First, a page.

Tarzwell misses constant presence of teammates; will play university or pro hockey next season

Photos by Rob Wallator

He’s been back living at home for just three days but Josh Tarzwell misses his teammates already.

“Honestly it’s kind of weird not seeing the guys every day. It feels wrong,” the Red Deer native, one of three Rebels graduates — along with Chris Douglas and Ethan Anders — this spring, said on Friday.

The Rebels became closer than ever in the just completed season that saw the team play in empty arenas due to the COVID-19 pandemic. The players were housed in the Centrium during the 23-game season with the private boxes set up as sleeping quarters.

It was all over following Tuesday’s 4-3 overtime loss to the visiting Calgary Hitmen and the players were out of the Centrium early Wednesday morning and en route to their respective homes across the four western provinces.

“You spend three months seeing the guys for every waking second every single day and then you go to not seeing them at all. It’s brutal,” said Tarzwell.

The abbreviated season was a tough one for the Rebels who struggled through a 13-game losing streak and finished with a 4-15-4-0 record despite showing definite signs of improvement down the homestretch. To be fair, long-term injuries to key players visibly hampered the team. 

“It was very difficult for sure,  but I know we did the best we could,” said Tarzwell. “I know we had a long slide but we finished really strong. It was good. I think we did well with what we had.”

The six-foot-one, 205-pound left winger was acquired from the Lethbridge Hurricanes in December of 2017 and he spent the final three and a half years of his Western Hockey League career with his hometown team.

“I can’t say enough about how thankful I was to be able to play at home,” he said. “It’s not a very common thing in junior hockey so I’m extremely fortunate I was able to play in my hometown.

“At first it was a little stressful but I got used to it. I couldn’t have been happier.”

Tarzwell, who turned 21 in February, scored seven goals and collected 13 points in 41 games with the Rebels through the final three months and change of the 2017-18 season before recording 28 points, including 11 goals, in 67 games the following year.


He enjoyed a breakout season in 2019-20, sniping 35 goals and adding nine assists and had seven goals and nine points in 16 games this year, missing seven games due to injury.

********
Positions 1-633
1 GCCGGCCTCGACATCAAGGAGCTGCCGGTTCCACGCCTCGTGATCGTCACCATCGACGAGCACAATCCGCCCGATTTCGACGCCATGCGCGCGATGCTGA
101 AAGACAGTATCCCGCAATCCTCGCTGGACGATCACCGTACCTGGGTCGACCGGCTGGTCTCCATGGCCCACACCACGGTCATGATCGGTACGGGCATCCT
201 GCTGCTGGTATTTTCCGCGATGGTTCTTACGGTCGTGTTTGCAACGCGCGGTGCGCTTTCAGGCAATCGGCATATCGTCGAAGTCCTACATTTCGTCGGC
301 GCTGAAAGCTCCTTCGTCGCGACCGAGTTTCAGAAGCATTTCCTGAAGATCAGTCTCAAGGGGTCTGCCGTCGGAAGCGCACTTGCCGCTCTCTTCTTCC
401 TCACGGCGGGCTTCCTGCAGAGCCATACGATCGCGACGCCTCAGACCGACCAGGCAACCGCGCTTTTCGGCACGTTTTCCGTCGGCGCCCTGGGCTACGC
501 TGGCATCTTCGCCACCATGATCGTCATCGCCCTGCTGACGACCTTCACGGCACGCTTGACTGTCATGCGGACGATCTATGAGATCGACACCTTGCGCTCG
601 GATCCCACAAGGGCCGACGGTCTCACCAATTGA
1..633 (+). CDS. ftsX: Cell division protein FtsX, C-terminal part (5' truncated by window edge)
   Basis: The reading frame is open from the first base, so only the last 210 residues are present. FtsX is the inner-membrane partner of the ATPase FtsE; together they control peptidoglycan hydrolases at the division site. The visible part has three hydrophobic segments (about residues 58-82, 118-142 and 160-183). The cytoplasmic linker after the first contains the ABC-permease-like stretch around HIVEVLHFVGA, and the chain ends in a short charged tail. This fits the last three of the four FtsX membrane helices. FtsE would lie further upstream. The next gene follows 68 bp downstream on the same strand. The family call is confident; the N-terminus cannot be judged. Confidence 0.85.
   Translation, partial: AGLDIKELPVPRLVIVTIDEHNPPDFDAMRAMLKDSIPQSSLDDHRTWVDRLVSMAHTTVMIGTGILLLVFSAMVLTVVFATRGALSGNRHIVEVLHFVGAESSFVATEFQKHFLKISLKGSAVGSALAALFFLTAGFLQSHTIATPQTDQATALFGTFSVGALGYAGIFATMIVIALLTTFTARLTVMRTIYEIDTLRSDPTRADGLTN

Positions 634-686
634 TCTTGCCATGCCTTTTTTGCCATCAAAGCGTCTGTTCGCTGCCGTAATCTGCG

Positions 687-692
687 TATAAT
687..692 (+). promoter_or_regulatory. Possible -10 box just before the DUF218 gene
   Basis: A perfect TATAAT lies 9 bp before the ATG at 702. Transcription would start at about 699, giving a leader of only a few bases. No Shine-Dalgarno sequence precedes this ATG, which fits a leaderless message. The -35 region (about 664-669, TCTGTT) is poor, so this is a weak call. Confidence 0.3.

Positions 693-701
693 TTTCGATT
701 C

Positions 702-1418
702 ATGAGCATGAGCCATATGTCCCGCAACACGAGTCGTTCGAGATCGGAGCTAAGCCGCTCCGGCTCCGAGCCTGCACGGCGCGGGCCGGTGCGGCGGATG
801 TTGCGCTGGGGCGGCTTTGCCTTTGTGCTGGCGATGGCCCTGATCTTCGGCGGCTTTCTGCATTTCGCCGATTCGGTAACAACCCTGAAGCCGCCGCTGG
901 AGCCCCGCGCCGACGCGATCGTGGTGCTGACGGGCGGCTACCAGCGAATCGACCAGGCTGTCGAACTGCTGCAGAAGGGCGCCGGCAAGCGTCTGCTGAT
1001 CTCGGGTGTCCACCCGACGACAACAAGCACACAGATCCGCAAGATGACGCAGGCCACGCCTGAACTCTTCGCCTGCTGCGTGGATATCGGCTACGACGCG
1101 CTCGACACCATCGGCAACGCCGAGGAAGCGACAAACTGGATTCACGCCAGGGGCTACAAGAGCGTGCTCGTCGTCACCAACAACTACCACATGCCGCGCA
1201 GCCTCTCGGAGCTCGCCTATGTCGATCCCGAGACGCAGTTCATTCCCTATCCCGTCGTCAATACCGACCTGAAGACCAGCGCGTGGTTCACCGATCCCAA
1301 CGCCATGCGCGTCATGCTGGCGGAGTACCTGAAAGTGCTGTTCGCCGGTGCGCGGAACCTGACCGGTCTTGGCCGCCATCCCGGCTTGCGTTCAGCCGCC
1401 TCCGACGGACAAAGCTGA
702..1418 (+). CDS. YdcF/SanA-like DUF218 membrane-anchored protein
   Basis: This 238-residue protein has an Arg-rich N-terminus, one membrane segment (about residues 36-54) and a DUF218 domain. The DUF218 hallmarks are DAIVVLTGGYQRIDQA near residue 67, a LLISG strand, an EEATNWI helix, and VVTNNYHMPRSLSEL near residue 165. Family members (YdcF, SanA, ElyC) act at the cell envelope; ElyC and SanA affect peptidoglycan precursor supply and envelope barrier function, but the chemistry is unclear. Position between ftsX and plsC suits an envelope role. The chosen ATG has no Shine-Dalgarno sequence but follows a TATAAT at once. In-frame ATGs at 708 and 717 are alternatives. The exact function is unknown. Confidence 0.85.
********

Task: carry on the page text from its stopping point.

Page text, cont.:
Tarzwell, who gained international experience when he suited up with Canada Red during the 2016 World U17 Hockey Challenge, was satisfied with his play and offensive contributions this season.

“The team success wasn’t there quite as much but I was on pace for the same amount of goals and points (as in 2019-20) in a 68-game season,” he said. “If we could have kept going I think a lot of guys would have upped their personal totals. I was happy with how my season went.”

Overall, his time with the Rebels was an enjoyable experience for the outgoing forward.

“It was awesome. It was a close group of guys every year no matter what,” he said. “I wanted to hang out with the guys every night.

“I did learn more here than I would have anywhere else when it comes to the hockey side of it. Playing for Brent (Sutter) was awesome, he gave me a lot of exposure and I’m really thankful for that.”

Tarzwell has orally committed to the Mount Royal University Cougars for the 2021-22 hockey season but will turn pro if he’s offered a deal.

“I’m still hoping to sign a pro contract,” he noted. “No free agent in the Canadian Hockey League has signed this year so I don’t know what’s going to happen with that.

“When the window opens up I’m hoping I can get some kind of offer.”

Tarzwell and his agent have talked to pro scouts dating back to the 2019-20 season but communication was basically non-existent this year.

“We were shut right down to the point where we couldn’t even do Skip The Dishes at first,” he said of the team’s extended stay within the confines of the Centrium.

“My agent had been talking to some teams, but honestly with the COVID and everything I’m not sure what’s going to happen.”

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